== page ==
How Does the Sunshine Act Apply to Device Manufacturers?

In 2010, President Obama signed the Affordable Care Act into law. This law sought to make major reforms in the health care delivery system. One of the goals was to increase transparency in health care. 

The Physician Payments Sunshine Act is part of this law. Also known as the Sunshine Act, it sets forth a reporting rule. It calls for certain companies to report payments they make to specific entities. 

Medical device manufacturers must follow this law. Read this article to learn how it affects medical device manufacturers. 

What Is the Sunshine Act

The Sunshine Act is a section of the Affordable Care Act. It requires the Centers for Medicare and Medicaid Services to collect specific information. This agency must collect and display payments made by medical device manufacturers.

It applies to payments and other transfers of value between manufacturers and physicians. It also applies to payments and other transfers of value made to teaching hospitals. 

Manufacturers of drugs, devices, and other medical supplies must report this information. They must report it to the Secretary of HHS. They must do this every year. 

This law also requires applicable manufacturers to report other important information. They must report information about ownership or investment interests held by physicians. Immediate family members of physicians who own such a company must also follow the law. 

Physicians who must adhere to this law include medical doctors and doctors of chiropractic medicine. It also includes doctors of podiatry, doctors of optometry, and dentists. 

What Types of Payments and Other Transfers of Value Must These Companies Report

Medical device manufacturers must report specific information. This includes the costs of meals they provide doctors. The company must report the exact cost. 

Travel and lodging makeup another reportable category. This includes travel expenses to conduct business-related activities. Lodging expenses include costs of traveling between residence and place of business. 

Physicians who receive payment for travel and lodging must report it. It’s common for physicians to report it together with food and beverage reimbursements. 

Physicians who serve as consultants and receive consulting fees must report it. This can include consulting fees for designing a research protocol. It also includes the payment the physician receives to use a new product and to give feedback on it. 

Payments for speaking engagements also fall under this category. If a physician receives money for promotional speaking it must be reported.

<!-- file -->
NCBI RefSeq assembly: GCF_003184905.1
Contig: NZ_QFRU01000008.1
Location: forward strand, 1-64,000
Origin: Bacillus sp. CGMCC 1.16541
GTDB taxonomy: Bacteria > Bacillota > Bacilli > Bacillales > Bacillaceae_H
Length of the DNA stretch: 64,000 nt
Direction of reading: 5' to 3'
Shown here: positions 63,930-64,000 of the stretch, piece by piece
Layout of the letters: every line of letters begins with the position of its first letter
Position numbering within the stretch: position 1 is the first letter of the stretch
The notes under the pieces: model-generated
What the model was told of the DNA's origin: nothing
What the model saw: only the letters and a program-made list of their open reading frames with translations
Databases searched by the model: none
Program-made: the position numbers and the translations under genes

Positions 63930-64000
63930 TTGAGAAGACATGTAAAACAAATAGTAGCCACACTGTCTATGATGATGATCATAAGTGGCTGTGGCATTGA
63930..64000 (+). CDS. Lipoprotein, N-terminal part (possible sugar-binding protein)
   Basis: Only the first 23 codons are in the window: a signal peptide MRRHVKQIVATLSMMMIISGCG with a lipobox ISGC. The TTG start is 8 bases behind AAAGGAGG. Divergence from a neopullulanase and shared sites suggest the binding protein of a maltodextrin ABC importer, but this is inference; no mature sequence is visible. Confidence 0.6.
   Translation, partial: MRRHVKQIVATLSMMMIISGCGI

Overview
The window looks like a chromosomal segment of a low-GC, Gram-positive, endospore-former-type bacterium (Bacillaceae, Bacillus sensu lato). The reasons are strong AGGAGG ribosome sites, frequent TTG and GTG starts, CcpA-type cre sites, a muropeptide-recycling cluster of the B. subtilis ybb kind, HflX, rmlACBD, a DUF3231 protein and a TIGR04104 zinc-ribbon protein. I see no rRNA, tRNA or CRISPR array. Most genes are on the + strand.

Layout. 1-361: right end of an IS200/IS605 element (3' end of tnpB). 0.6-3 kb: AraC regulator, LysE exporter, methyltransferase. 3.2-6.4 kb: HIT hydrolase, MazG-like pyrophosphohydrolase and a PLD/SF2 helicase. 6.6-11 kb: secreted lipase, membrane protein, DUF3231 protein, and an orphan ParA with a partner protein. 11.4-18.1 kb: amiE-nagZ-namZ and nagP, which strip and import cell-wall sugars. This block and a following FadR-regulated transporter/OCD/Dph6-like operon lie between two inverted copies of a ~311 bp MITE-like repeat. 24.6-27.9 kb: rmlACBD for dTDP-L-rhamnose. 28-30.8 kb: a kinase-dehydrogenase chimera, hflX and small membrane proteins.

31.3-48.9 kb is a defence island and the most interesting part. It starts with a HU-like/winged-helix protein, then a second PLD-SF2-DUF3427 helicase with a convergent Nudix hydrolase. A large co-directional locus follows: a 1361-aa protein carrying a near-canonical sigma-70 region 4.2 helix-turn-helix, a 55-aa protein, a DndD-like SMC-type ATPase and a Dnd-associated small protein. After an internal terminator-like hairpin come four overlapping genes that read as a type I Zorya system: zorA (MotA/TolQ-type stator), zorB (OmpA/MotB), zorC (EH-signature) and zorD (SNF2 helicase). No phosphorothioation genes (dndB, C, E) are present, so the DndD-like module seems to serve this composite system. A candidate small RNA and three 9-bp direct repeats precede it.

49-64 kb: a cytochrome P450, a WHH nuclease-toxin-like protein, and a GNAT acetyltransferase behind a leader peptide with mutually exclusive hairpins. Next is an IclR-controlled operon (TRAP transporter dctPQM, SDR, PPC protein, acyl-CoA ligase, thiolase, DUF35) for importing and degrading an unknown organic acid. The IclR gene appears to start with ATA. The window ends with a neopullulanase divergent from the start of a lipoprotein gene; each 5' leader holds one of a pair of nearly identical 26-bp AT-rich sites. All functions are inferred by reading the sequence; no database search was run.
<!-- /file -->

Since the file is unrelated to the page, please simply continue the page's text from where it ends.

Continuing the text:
Exceptions to Reporting Payments

There are exceptions to this rule. Manufacturers don’t have to report transfers of value of $107.91 each. They do have to report transfers of $107.91 in the aggregate within the calendar year.

Manufacturers don’t have to report educational materials. This is the case if these materials benefit patients. The same goes for product samples. 

Items for charity care are also part of the exception. Discounts and rebates also fall under this exception. 

Buffet meals and beverages made available to participants don’t have to be reported. This includes conferences and other large-scale events. Office staff meals are also part of the exception to the law. 

Does the Sunshine Act Preempt State Disclosure Laws 

You might be asking, “What if my state already has disclosure laws?” If this is the case in your state, you must follow the Sunshine Act. The Sunshine Act overrides state laws and regulations. 

You must understand how this law works. You must adhere to this law to avoid any issues. 

If you have any questions or concerns about this law, you can contact the Compliance Hotline. There’s also a website you can visit to get more information. The Centers for Medicare and Medicaid Services facilitates both of these resources.  

What Level of Detail Does the Sunshine Act Report

The Sunshine Act outlines specific information to report with each payment or other transfer of value. This includes the name and address of the business. The name of the device must be reported as well. 

The physician’s specialty must be part of the information. The physician’s NPI and state license number must also be part of the information. 

A description of the form of physician payments must be included. This description must state if the payment was in the form of cash, stock, or an item. The description must verify the date of the payment.  

Companies that sell medical devices can’t decline to report this information. They must adhere to this federal law as there isn’t an option to opt-out. 

Can Physicians Review and Dispute Payments 

Physicians do get an opportunity to review the information before it’s to be posted to the public. Physicians have 45 days to review the data. Within 45 days, physicians can dispute a payment. 

If there’s a failure to dispute a payment within 45 days, 15 more days are provided to reach a resolution. The data will appear on the public webpage as “disputed”. 

Physicians can use an HCP platform to review and dispute reports. Physicians must know how to work this tool. It gives them the right to fix what they believe are false, inaccurate, or misleading reports. 

Device Manufacturers Must Adhere to the Sunshine Act

The Sunshine Act is an important federal law. It helps to create transparency in health care. The public can learn about financial relationships that exist between manufacturers and physicians. 

If a medical device manufacturer pays a physician it must be reported. Medical device manufacturers must disclose this to the Centers for Medicare and Medicaid Services. 

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